King David I of Scotland in his Assize of Weights and Measures (c. 1150) is said to have defined the Scottish inch as the width of an average man's thumb at the base of the nail, even including the requirement to calculate the average of a small, a medium, and a large man's measures.[17] However, the oldest surviving manuscripts date from the early 14th century and appear to have been altered with the inclusion of newer material.[18]

In 1814, Charles Butler, a mathematics teacher at Cheam School, recorded the old legal definition of the inch to be "three grains of sound ripe barley being taken out the middle of the ear, well dried, and laid end to end in a row", and placed the barleycorn, not the inch, as the base unit of the English Long Measure system, from which all other units were derived.[19] John Bouvier similarly recorded in his 1843 law dictionary that the barleycorn was the fundamental measure.[20] Butler observed, however, that "[a]s the length of the barley-corn cannot be fixed, so the inch according to this method will be uncertain", noting that a standard inch measure was now (by his time) kept in the Exchequer chamber, Guildhall, and that was the legal definition of the inch.[19] This was a point also made by George Long in his 1842 Penny Cyclopædia, observing that standard measures had since surpassed the barleycorn definition of the inch, and that to recover the inch measure from its original definition, in the event that the standard measure were destroyed, would involve the measurement of large numbers of barleycorns and taking their average lengths. He noted that this process would not perfectly recover the standard, since it might introduce errors of anywhere between one hundredth and one tenth of an inch in the definition of a yard.[21]

Before the adoption of the international yard and pound, various definitions were in use. In the United Kingdom and most countries of the British Commonwealth, the inch was defined in terms of the Imperial Standard Yard. The United States adopted the conversion factor 1 metre = 39.37 inches by an act in 1866.[22] In 1893, Mendenhall ordered the physical realization of the inch to be based on the international prototype metres numbers 21 and 27, which had been received from the CGPM, together with the previously adopted conversion factor.[23]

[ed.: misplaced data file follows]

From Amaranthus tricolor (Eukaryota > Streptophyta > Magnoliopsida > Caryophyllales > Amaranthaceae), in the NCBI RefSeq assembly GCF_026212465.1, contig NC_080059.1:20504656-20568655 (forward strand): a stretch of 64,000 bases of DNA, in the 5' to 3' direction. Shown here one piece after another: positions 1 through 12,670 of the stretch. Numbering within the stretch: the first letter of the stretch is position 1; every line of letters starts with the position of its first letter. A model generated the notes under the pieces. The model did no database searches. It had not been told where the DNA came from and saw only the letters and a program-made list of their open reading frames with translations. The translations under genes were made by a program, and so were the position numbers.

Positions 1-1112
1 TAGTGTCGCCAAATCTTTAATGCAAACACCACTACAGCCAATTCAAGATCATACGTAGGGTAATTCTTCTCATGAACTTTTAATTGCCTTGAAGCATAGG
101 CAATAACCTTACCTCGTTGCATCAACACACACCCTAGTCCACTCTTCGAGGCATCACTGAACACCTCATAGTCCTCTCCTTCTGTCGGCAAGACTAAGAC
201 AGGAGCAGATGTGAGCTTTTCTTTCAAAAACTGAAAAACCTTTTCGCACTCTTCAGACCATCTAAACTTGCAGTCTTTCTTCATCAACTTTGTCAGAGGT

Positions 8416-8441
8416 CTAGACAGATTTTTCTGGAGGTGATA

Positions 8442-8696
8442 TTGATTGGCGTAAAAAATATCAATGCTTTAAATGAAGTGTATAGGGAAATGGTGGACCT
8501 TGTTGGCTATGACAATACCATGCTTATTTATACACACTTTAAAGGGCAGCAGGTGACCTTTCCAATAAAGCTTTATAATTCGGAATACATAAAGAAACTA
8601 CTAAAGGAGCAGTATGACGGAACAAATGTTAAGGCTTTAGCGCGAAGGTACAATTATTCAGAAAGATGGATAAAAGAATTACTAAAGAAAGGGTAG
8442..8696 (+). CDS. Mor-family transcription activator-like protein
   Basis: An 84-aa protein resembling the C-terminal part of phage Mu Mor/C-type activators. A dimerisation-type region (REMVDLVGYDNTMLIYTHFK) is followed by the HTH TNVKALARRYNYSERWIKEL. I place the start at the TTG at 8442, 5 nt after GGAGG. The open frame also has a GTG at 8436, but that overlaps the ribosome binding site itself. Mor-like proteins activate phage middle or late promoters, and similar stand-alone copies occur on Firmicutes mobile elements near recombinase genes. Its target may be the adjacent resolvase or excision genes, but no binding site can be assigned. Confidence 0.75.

In 1930, the British Standards Institution adopted an inch of exactly 25.4 mm. The American Standards Association followed suit in 1933. By 1935, industry in 16 countries had adopted the "industrial inch" as it came to be known.[24][25]

In 1946, the Commonwealth Science Congress recommended a yard of exactly 0.9144 metres for adoption throughout the British Commonwealth. This was adopted by Canada in 1951,[26][27] the United States on 1 July 1959,[28][29][30] Australia in 1961,[31] effective 1 January 1964,[32] and the United Kingdom in 1963,[33] effective on 1 January 1964.[34] The new standards gave an inch of exactly 25.4 mm, 1.7 millionths of an inch longer than the old imperial inch and 2 millionths of an inch shorter than the old US inch.[35]

Related units

US Survey inches

The United States retains the 1/39.37-metre definition for survey purposes, producing a 2 millionth part difference between standard and US survey inches.[36] This is approximately 1/8 inch per mile. In fact, 12.7 kilometres is exactly 500,000 standard inches and exactly 499,999 survey inches. This difference is significant when doing calculations in State Plane Coordinate Systems with coordinate values in the hundreds of thousands or millions of feet.

Continental inches

Before the adoption of the metric system, several European countries had customary units whose name translates into "inch". The French pouce measured 27.0 mm, at least when applied to describe the calibre of artillery pieces. The Amsterdam foot (voet) consisted of 11 Amsterdam inches (duim). The Amsterdam foot is about 8% shorter than an English foot.

Scottish inch

The now obsolete Scottish inch (Scottish Gaelic: òirleach), 1/12 of a Scottish foot, was about 1.0016 imperial inches (about 25.4406 mm).[37] It was used in the popular expression Gie 'im an inch, an he'll tak an ell, in English "Give him an inch and he'll take an ell", first published as "For when I gave you an inch, you tooke an ell" by John Heywood in 1546.[38] (The ell, equal to 37 inches (about 940 mm), was in use in England until 1685.)[39] Modern versions of the saying include "Give him an inch and he'll take a mile" and "Give him an inch and he'll take a yard".[40]

See also


  1. ^ Used in machining.
  2. ^ Used in machining and papermaking.
  3. ^ Formerly used in American English but now often avoided to prevent confusion with millimeters.
  4. ^ Used by the Australian Bureau of Meteorology for measuring rainfall until 1973[9]
  5. ^ a b Part of John Locke's proposal for decimalization of English measures[10]